How to French a Rack of Lamb
At Green Acres we raise grass fed and finished lamb right here in Edmond, Oklahoma. Now in my humble opinion this is some of the best tasting lamb around. We raise Katahdin lambs, which is a hair sheep that originated in North Central Maine.
Hair sheep (sheep that do not need to be sheared) are known to have a milder tasting meat which is preferred by most Americans. Katahdin sheep in particular are known for a leaner and milder meat. Lamb is naturally higher in fat than beef. Therefore, when finishing lamb on grass you get a leaner meat that is not greasy and is very mild. This is a picture of a few of our sheep.
If you have never tried lamb before I would suggest trying either ground lamb or the rack of lamb. Rack of lamb tastes like a very delicious and tender filet mignon. It is delicious!
The picture above is a Rack of Lamb that I recently made. I am going to walk you through the frenching process which is removing the meat on the bone to give it the appearance above. Some like to put these in a circle that resembles a crown and those are Crown Racks of Lamb. Either ways is very pretty presentation for a special occasion meal.
To french a rack of lamb you are going to start with the rack. Below is what a rack looks like before it has been frenched.
When you turn the rack over there will be a thick layer of fat that will need to be removed.
It is fairly easy to remove. it will mostly just pull away. You can use your knife to help cut through any membrane.
Once you have removed the thick layer of fat on the back, it is time to remove the meat on the long rib bone. I take a filet knife and follow the bone down the side and up the other side. It will remove the meat between the bones thus creating the following appearance below. Just continue on down the rib rack until you have cleaned all the rib bones. Don't throw any of the meat or fat away. You can put this in a freezer bag and keep to make stock, or you can grind it up for meatballs, or do like I generally do and boil it and as a treat for my BFF Buddy, my lab.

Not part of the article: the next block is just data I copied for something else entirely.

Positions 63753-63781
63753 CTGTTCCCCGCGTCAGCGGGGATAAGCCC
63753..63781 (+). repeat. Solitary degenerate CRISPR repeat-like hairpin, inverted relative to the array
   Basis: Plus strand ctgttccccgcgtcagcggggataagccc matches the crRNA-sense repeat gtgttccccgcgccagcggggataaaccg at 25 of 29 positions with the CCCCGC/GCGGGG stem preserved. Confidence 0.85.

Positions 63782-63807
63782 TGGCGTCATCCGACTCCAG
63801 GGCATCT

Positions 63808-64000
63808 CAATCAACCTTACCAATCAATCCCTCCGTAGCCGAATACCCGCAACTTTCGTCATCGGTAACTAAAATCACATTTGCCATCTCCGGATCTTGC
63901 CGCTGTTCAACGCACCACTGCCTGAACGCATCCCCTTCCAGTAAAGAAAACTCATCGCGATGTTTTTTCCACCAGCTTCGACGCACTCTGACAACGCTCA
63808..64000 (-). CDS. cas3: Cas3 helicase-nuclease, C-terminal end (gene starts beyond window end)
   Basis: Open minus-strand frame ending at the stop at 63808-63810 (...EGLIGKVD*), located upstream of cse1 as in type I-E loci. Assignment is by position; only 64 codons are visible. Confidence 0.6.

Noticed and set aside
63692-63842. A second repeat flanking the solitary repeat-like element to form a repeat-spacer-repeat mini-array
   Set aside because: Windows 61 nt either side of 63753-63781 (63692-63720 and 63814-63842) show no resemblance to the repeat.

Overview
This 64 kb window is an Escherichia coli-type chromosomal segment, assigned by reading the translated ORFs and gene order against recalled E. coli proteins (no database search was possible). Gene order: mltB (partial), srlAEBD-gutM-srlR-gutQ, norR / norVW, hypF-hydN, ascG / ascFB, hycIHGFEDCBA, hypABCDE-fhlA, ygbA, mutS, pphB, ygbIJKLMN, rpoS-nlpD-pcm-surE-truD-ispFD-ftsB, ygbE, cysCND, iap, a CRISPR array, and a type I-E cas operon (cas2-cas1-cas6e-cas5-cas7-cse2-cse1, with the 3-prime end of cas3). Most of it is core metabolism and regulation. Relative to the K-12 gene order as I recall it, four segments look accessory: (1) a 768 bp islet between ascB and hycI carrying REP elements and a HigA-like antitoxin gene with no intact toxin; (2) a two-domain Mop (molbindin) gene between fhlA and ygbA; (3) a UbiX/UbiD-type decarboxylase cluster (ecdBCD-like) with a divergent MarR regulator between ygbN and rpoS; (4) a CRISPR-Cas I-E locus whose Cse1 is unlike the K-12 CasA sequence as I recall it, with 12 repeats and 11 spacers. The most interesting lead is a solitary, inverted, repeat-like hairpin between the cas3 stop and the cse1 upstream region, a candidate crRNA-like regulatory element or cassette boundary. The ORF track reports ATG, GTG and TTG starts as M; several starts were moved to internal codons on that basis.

Once I have frenched and removed the meat off the bones, I drizzle with olive oil, and season with salt, pepper, rosemary, or whatever spices I have on hand and smashed garlic cloves. I let this marinate in the fridge for several hours. Before cooking set the meat out on the counter and let it come to room temp before grilling or roasting.
When roasting, you can stand two rib racks up and cross each bone through one another and roast or grill until you reach an internal temp of 140 for medium. You absolutely must have an oven or grill safe meat thermometer in order to cook a perfectly cooked piece of lamb. Get one and use it! This makes all the difference when cooking lamb.
Lamb should never be over cooked, you want at the very least a little pink in the middle. The above picture is what mine looked like grilled on my Traeger grill which I absolutely love and have no idea how I ever lived with out it. I made reduced balsamic glaze with carmelized onions to accompany this.
Reduced Balsamic Glaze
Half a sliced onion
2 cloves of smashed garlic
1 cup Balsamic vinegar
1/4 cup brown sugar
1/4 cup butter
Sautee your onions in a pat of butter starting them in a cold pan on low until they are starting to nicely carmelize and then add your smashed garlic. Add the balsamic vinegar and brown sugar and stir until sugar is dissolved add butter. Simmer this until it starts to thicken and coats the back of a spoon. Turn the heat off and pour the glaze over your rib rack and serve a little on the side for dipping.
Lamb is great served with a variety of sides but I really love smashed sweet potatoes with it and the reduced balsamic glaze.